Yesterday, San Francisco Giants pitcher Brian Wilson -- a man with about three pounds worth of tattoo ink coursing through his veins and a haircut befitting a Blink-182 roadie
-- came under fire from the league office. The objection: Wilson's traffic cone-orange shoes. Wilson was dinged $1,000 for his sartorial transgression
. In the world of anal enforcement of professional athletes' adherence to uniformity, that's a drop in the bucket: Had Wilson been a football player donning inappropriate footwear during the Super Bowl, he'd have been out $100,000
. But Wilson's escapade did remind us of some of baseball's worst fashion tragedies:
, the Chicago White Sox -- who would go on to famously throw the World Series vs. Cincinnati -- were so badly compensated by owner Charlie Comiskey that they were responsible for washing their own uniforms
, St. Louis Cardinals pitchers Dizzy and Paul Dean went "on strike" protesting Paul's paltry $3,000 salary. Dizzy shredded his home uniform in anger
-- and, when photographers complained that they missed the action, he shredded his road uniform, too.
, temperamental Cleveland pitcher Johnny Allen is told to cut off part of his dangling sleeve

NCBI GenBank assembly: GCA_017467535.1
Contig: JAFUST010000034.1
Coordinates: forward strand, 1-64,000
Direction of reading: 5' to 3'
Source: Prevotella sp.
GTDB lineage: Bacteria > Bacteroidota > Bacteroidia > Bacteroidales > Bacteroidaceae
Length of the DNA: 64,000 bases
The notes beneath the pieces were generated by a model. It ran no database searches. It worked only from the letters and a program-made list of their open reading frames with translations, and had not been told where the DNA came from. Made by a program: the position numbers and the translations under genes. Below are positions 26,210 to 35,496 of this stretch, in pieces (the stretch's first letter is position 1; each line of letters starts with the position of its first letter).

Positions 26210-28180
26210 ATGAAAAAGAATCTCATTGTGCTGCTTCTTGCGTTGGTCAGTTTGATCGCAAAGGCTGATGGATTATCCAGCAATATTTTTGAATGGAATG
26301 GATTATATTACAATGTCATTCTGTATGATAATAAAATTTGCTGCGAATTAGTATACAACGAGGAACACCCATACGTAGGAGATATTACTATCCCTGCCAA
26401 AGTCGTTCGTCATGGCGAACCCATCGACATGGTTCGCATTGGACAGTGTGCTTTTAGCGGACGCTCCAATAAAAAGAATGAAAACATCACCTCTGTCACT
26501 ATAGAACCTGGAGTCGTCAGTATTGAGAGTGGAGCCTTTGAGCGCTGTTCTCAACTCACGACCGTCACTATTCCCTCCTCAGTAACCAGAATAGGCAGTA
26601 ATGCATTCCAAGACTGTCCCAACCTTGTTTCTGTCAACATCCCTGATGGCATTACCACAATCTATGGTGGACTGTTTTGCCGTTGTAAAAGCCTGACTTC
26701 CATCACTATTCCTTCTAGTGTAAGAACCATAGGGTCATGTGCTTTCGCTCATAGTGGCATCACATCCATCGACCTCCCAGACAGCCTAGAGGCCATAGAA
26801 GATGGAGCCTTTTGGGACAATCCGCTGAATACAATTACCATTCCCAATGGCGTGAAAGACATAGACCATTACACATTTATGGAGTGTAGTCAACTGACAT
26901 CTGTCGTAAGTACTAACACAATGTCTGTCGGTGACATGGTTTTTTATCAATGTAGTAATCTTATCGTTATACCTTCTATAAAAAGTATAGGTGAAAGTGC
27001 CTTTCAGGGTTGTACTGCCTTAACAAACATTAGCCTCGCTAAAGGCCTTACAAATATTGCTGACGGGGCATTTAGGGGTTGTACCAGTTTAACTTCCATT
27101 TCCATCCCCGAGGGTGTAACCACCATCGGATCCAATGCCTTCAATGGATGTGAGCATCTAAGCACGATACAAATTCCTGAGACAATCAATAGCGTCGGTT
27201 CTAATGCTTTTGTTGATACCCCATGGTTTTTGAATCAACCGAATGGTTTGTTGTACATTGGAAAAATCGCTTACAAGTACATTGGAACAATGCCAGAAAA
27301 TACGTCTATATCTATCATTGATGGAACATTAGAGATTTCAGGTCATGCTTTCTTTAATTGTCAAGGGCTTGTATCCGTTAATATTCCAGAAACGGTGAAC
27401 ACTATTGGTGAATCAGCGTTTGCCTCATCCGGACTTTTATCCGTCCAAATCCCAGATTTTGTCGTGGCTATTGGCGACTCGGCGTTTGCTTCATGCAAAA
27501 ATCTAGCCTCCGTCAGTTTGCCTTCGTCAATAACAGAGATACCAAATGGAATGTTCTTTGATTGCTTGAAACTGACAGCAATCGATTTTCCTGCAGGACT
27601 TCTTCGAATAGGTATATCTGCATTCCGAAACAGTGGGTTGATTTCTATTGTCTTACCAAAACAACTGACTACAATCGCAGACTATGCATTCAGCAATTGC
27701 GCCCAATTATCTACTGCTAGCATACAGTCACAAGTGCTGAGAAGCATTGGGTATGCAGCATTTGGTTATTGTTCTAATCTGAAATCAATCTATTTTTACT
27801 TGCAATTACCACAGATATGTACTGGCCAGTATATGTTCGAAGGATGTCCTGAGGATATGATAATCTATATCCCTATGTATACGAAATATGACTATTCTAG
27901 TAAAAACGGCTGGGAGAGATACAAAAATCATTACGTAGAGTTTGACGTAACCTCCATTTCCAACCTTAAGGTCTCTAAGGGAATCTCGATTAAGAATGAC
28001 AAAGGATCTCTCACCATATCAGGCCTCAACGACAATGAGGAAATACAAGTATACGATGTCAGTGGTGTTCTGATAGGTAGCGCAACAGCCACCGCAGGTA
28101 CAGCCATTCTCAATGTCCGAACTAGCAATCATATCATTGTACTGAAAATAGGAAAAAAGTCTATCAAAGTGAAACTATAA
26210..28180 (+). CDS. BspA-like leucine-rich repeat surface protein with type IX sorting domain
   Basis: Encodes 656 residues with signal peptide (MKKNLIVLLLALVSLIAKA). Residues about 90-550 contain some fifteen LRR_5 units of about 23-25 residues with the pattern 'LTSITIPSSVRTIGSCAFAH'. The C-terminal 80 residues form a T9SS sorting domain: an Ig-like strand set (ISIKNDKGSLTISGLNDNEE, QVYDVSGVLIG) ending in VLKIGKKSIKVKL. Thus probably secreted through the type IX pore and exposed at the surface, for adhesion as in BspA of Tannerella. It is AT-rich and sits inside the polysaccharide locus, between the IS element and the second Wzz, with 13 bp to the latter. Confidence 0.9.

, which the umpire found distracting. Allen instead has a tantrum, and walks out of the game. He is fined $250 by the team -- and his ratty shirt is now preserved in the Hall of Fame, so future generations can ponder his odd behavior and Bill Belichick-like sartorial sense
. In 1948
, Adonis-like Cincinnati Red Ted Kluszewski cuts the constricting sleeves off of his uniform. The resultant look
was unsettling in the Midwest of the 1940s and '50s. But in the present-day Castro district it would have gone over swimmingly
. In 1959
, Chicago White Sox outfielder Al Smith is famously doused with beer by his home fans during a World Series game; the moment is immortalized in one of the greatest photographs of all-time
. In 1975
... Houston, we have a problem.